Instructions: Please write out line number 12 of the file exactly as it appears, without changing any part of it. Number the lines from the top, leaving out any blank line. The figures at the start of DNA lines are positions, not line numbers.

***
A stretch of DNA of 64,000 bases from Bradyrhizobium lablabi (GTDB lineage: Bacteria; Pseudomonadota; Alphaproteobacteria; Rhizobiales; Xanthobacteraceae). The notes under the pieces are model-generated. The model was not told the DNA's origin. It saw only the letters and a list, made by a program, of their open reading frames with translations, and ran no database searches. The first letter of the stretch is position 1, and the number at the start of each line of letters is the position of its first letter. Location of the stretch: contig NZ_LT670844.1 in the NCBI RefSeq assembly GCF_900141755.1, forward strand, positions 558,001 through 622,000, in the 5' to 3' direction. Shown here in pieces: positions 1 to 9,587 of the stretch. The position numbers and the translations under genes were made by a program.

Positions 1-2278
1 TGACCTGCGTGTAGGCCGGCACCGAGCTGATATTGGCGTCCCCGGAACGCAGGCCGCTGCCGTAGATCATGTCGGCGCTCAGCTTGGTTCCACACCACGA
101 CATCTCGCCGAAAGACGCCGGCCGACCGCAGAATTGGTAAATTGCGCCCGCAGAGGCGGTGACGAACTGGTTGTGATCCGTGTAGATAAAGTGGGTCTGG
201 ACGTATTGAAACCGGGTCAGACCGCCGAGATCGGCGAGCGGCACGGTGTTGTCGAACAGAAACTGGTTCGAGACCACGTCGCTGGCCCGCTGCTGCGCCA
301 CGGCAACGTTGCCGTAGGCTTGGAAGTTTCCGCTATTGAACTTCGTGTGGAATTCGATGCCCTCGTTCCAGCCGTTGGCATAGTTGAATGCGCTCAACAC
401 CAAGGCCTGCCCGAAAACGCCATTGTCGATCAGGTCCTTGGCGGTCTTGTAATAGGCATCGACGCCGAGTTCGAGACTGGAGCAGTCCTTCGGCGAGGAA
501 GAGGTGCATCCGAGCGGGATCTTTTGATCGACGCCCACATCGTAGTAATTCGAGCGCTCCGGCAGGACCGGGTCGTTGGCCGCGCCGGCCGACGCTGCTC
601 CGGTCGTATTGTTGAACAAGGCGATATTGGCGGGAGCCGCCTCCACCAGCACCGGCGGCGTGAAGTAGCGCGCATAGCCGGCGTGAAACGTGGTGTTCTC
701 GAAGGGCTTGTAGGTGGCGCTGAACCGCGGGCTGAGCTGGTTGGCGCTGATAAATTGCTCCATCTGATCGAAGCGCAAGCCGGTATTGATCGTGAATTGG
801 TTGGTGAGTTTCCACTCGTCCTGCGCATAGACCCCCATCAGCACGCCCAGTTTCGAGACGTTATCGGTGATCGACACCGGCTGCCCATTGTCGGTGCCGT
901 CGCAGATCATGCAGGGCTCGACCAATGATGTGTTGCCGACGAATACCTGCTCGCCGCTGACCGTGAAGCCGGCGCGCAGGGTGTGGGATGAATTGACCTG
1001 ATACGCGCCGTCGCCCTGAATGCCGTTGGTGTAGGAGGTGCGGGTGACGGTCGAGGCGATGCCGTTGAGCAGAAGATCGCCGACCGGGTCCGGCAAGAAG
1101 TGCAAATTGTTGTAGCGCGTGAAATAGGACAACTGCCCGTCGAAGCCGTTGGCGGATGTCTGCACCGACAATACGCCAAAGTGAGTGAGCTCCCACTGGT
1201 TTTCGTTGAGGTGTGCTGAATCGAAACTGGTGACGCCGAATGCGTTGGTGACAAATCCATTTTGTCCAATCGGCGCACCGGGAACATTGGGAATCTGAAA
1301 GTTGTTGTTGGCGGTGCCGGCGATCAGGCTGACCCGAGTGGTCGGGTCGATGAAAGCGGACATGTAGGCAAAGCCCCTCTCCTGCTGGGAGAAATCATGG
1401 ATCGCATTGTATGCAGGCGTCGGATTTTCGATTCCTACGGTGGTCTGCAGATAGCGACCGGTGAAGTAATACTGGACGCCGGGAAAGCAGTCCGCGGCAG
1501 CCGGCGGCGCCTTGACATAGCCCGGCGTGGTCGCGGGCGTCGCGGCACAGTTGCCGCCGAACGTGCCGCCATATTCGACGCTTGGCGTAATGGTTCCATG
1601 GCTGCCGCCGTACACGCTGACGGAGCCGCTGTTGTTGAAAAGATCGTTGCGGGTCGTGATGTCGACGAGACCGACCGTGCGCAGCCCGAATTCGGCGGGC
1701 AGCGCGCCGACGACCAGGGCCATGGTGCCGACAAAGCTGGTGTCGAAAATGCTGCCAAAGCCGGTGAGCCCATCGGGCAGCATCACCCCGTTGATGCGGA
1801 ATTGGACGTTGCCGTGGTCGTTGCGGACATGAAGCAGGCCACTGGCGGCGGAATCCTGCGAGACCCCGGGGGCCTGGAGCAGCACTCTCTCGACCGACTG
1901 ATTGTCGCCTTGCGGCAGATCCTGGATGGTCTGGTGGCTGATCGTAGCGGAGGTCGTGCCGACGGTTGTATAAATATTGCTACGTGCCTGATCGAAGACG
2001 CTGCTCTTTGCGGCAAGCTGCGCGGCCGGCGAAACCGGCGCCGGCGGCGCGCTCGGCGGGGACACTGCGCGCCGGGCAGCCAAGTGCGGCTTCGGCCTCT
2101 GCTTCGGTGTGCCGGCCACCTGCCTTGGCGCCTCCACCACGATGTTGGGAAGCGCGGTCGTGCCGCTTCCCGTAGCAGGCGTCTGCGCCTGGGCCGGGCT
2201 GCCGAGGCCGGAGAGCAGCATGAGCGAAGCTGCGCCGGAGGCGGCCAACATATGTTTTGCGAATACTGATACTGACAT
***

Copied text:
901 CGCAGATCATGCAGGGCTCGACCAATGATGTGTTGCCGACGAATACCTGCTCGCCGCTGACCGTGAAGCCGGCGCGCAGGGTGTGGGATGAATTGACCTG